There are many lessons to be learned these days, especially for those enthralled with social media. Some people are learning the hard way, but (hopefully) learning nonetheless. Covid-19 and the systemic racism that has reared its ugly head are making 2020 a year to remember, and it’s only half over!
These are just a few examples of lessons we (should) have learned….
Social Media Comments Can Come Back to Bite You in the Butt!
Just ask the two guys fired from Vanderpump Rules. Racist comments made many years ago have cost them their jobs, at least on the popular TV show. It has not yet been determined if their jobs at the bar owned by Lisa Vanderpump are in jeopardy as well. Maybe they didn’t deserve to be fired from the show for comments made so long ago, (especially when they are only in their mid-twenties now and comments were made ten years ago) but perhaps TV stations are making an example of them.
Racist Jokes or Pranks are not Funny!
Another Vanderpump Rules pair (two of the original females) were fired for
phoning the cops on a light-skinned, black co-worker because her tattoos and dark skin fit the description of someone the police were looking for. This was a recent (and immaturely stupid) discretion.
Just Because you are not a Racist does not Mean you are Anti-Racist
It’s not enough today to be non-racist. The Black Lives Matter movement is demanding we become anti-racist. If you have a platform, it is essential to speak up and put your money where your mouth is.
White Privilege is Rampant, Especially on Social Media
White privilege is a fact that many of us are not (at least we were not) aware of. An example of it in the news (at least one of them) featured Jessica Mulroney, the host of CTV’s I Do, Redo. For some reason, she believed her projects were more important and pressing than someone else’s. Perhaps because she is a Canadian socialite, married to the son of a former prime minister, and/or BFFs with Megan Markle. I don’t believe that her comments, although aimed at a black woman, were racist. Just insensitive and egotistical, coming from a lifestyle of white privilege.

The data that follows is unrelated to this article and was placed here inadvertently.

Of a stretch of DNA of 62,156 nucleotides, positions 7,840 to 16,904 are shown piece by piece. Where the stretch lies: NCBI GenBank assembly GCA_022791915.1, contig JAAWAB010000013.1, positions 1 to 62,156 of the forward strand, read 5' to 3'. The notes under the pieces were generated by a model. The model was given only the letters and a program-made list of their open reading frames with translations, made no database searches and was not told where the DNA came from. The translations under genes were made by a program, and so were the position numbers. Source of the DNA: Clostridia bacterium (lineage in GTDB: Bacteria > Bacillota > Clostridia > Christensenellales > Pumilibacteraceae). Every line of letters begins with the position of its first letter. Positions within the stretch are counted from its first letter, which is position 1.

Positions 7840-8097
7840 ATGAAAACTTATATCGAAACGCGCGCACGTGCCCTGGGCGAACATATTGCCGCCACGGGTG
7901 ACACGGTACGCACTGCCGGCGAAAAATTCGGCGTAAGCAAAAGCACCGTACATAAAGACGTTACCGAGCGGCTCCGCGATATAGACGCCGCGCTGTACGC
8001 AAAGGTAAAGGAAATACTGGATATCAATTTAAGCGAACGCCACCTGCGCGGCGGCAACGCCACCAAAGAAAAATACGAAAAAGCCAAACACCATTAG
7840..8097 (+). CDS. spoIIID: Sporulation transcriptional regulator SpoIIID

Who knows if firing these TV personalities was the right thing to do, but perhaps it’s the only way to get the right message out there. Hopefully, the standard will be raised.
Along with the tough lessons learned from the issues in the news, some people have taken learning to a whole new level. Activities they never had time for before COVID forced them to stay home are now hobbies that may just last a lifetime.
I had to laugh with a garden center employee when she told me someone informed her they wanted to grow tomatoes, then quickly asked “what does a tomato look like?” All of a sudden gardening is everyone’s new hobby. This was evident as all plants at the nurseries were quickly picked over the very weekend they were permitted to open. Grrrrrr.